# How can I differentiate between powermod(a,b,c) and mod(a^b,c)

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Tasnim Nazzal on 17 Sep 2020
Edited: Stephen Cobeldick on 17 Sep 2020
Please I need a help.
I'm trying to calculate the modular exponent of 104^45 mod 181 using matlab. I tried it using mod(104^45,181) and the answer was 16 and I used powermod(104,45,181) and the answer was 19. I need the answer of 19 but I cannot understand what is the difference of using mod(104^45,181) or powermod(104,45,181) and why they gave me different results.

Walter Roberson on 17 Sep 2020
104^45 exceeds 2^53, which is the largest number for which double precision is able to distinguish between adjacent integers. 2^53+1 and 2^53+2 are stored the same way in double precision.
So taking mod() of such a large number is going to be inaccurate, because double precision is not storing the actual number, just the closest approximation it can get.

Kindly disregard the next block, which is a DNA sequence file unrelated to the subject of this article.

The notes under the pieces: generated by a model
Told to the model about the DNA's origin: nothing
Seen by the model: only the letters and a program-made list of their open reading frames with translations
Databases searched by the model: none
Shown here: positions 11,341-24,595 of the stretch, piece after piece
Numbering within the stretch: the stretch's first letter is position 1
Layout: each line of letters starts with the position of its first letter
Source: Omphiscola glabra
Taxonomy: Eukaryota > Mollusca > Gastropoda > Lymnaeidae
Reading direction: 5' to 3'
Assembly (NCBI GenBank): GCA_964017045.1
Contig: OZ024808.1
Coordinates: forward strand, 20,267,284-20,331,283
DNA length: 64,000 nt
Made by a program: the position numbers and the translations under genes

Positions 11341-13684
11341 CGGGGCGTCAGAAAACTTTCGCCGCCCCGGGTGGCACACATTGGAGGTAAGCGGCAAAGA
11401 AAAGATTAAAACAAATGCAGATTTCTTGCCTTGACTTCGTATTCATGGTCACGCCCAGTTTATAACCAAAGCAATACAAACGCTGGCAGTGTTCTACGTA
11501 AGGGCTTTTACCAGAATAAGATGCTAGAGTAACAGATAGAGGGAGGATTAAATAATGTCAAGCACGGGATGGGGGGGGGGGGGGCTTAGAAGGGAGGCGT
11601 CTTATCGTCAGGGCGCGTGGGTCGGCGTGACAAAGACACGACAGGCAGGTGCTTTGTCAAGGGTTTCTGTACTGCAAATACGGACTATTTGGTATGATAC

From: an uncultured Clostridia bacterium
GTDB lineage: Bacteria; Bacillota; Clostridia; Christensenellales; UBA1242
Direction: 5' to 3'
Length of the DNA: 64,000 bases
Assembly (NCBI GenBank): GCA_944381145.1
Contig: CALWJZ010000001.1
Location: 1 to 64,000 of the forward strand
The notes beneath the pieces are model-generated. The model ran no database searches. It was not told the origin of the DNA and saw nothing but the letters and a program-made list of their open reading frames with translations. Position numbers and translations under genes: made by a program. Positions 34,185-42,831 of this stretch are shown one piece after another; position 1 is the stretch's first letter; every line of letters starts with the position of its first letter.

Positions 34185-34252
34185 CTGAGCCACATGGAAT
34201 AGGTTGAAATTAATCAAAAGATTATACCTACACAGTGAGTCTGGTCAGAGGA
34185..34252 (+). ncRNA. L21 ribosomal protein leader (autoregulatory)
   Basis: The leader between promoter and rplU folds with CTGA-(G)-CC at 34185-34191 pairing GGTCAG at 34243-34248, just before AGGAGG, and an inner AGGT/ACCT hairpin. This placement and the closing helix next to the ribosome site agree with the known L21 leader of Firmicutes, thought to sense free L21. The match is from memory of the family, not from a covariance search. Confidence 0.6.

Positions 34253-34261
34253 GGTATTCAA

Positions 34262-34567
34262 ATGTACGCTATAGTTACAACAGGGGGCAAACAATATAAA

powermod computes in a way that avoids the overflow problem.

### More Answers (1)

Stephen Cobeldick on 17 Sep 2020
Edited: Stephen Cobeldick on 17 Sep 2020
>> 104^45
ans =
5.8412e+90
is well above flintmax, so it is very unlikely to exactly represent the integer that you think it does. Basically you are operating outside the range of values for which binary floating point numbers can return exact results.
Out of curiosity, lets have a look at its exact value:
>> sprintf('%.0f',val)
ans =
5841175681461396100000000000000000000000000000000000000000000000000000000000000000000000000
>> num2strexact(val)
ans =
5.841175681461396139743188451945227599878334793277611533585380091992728127111004870833864704e90
Hmm... according to some online tools I tried just now, the actual value would be:
5841175681461396078978021080682091600471472844189578473133182011317053645880726656567476224
You can see that the floating point number is correct to around 16 significant figures, just as we would expect. But any digits after that are just noise and have no sgnificant meaning.